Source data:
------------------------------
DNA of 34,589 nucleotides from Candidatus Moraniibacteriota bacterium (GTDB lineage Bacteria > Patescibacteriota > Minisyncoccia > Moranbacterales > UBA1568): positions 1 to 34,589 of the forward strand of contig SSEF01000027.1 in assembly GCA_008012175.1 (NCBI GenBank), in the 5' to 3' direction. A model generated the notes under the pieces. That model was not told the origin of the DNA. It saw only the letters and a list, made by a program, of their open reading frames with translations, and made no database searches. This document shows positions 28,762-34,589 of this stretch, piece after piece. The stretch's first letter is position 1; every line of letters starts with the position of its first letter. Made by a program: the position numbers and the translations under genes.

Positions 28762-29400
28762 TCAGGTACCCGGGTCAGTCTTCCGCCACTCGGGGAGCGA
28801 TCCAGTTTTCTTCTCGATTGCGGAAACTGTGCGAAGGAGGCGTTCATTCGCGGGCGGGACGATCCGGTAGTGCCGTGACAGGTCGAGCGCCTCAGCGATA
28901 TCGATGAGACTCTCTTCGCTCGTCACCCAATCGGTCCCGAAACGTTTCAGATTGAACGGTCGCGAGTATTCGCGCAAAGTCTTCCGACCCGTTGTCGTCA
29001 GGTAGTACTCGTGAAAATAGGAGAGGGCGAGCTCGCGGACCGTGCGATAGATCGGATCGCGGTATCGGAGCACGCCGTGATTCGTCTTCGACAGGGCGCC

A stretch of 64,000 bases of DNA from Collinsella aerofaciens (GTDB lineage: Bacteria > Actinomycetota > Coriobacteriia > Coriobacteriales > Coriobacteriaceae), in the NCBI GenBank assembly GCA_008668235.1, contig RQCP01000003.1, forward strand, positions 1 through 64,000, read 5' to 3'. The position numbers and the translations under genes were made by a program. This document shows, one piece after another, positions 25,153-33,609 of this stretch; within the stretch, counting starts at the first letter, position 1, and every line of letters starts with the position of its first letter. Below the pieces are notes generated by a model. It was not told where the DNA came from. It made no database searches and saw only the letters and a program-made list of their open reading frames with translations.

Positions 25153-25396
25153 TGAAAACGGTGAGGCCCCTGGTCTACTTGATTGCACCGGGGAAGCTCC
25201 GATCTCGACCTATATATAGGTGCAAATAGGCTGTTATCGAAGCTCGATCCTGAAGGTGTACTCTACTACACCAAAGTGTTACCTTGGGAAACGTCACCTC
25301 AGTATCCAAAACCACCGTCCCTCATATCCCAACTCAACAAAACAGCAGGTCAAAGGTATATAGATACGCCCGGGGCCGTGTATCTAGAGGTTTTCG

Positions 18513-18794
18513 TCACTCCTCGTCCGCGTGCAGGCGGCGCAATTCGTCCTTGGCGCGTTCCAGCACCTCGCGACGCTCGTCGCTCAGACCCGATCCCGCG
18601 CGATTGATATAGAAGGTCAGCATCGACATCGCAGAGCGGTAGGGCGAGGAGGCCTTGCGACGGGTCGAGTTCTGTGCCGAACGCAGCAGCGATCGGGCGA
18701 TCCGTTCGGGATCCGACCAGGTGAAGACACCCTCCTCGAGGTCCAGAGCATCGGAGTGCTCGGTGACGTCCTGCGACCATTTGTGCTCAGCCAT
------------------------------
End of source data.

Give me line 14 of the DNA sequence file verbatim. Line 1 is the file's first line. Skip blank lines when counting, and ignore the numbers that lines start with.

18601 CGATTGATATAGAAGGTCAGCATCGACATCGCAGAGCGGTAGGGCGAGGAGGCCTTGCGACGGGTCGAGTTCTGTGCCGAACGCAGCAGCGATCGGGCGA